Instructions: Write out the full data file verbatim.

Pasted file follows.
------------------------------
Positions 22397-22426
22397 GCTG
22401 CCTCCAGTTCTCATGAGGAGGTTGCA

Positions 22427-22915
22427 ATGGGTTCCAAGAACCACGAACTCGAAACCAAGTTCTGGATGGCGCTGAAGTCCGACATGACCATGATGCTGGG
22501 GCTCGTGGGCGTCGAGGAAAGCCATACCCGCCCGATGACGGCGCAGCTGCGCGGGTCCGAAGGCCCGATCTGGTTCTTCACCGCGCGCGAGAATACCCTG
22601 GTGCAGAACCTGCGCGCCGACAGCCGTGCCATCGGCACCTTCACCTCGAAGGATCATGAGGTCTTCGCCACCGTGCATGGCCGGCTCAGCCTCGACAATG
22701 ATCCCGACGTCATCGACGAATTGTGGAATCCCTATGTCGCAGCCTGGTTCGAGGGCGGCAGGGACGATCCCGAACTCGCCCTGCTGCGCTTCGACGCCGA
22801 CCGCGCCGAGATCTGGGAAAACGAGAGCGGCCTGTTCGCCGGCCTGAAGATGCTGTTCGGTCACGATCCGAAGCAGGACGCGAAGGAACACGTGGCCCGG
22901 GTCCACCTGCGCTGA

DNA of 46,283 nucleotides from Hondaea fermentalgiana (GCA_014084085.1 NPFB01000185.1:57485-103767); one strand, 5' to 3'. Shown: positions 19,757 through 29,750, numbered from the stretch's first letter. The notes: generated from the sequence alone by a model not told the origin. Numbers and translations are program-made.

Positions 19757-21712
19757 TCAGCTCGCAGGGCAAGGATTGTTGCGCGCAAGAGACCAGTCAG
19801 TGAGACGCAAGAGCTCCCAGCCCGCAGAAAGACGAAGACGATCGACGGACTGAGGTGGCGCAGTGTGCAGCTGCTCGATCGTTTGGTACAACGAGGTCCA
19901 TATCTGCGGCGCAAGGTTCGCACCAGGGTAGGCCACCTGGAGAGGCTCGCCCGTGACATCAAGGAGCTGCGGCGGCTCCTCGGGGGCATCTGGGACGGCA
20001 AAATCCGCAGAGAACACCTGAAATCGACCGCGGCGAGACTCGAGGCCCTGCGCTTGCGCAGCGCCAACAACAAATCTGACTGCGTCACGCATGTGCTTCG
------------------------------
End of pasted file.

Positions 22397-22426
22397 GCTG
22401 CCTCCAGTTCTCATGAGGAGGTTGCA

Positions 22427-22915
22427 ATGGGTTCCAAGAACCACGAACTCGAAACCAAGTTCTGGATGGCGCTGAAGTCCGACATGACCATGATGCTGGG
22501 GCTCGTGGGCGTCGAGGAAAGCCATACCCGCCCGATGACGGCGCAGCTGCGCGGGTCCGAAGGCCCGATCTGGTTCTTCACCGCGCGCGAGAATACCCTG
22601 GTGCAGAACCTGCGCGCCGACAGCCGTGCCATCGGCACCTTCACCTCGAAGGATCATGAGGTCTTCGCCACCGTGCATGGCCGGCTCAGCCTCGACAATG
22701 ATCCCGACGTCATCGACGAATTGTGGAATCCCTATGTCGCAGCCTGGTTCGAGGGCGGCAGGGACGATCCCGAACTCGCCCTGCTGCGCTTCGACGCCGA
22801 CCGCGCCGAGATCTGGGAAAACGAGAGCGGCCTGTTCGCCGGCCTGAAGATGCTGTTCGGTCACGATCCGAAGCAGGACGCGAAGGAACACGTGGCCCGG
22901 GTCCACCTGCGCTGA

DNA of 46,283 nucleotides from Hondaea fermentalgiana (GCA_014084085.1 NPFB01000185.1:57485-103767); one strand, 5' to 3'. Shown: positions 19,757 through 29,750, numbered from the stretch's first letter. The notes: generated from the sequence alone by a model not told the origin. Numbers and translations are program-made.

Positions 19757-21712
19757 TCAGCTCGCAGGGCAAGGATTGTTGCGCGCAAGAGACCAGTCAG
19801 TGAGACGCAAGAGCTCCCAGCCCGCAGAAAGACGAAGACGATCGACGGACTGAGGTGGCGCAGTGTGCAGCTGCTCGATCGTTTGGTACAACGAGGTCCA
19901 TATCTGCGGCGCAAGGTTCGCACCAGGGTAGGCCACCTGGAGAGGCTCGCCCGTGACATCAAGGAGCTGCGGCGGCTCCTCGGGGGCATCTGGGACGGCA
20001 AAATCCGCAGAGAACACCTGAAATCGACCGCGGCGAGACTCGAGGCCCTGCGCTTGCGCAGCGCCAACAACAAATCTGACTGCGTCACGCATGTGCTTCG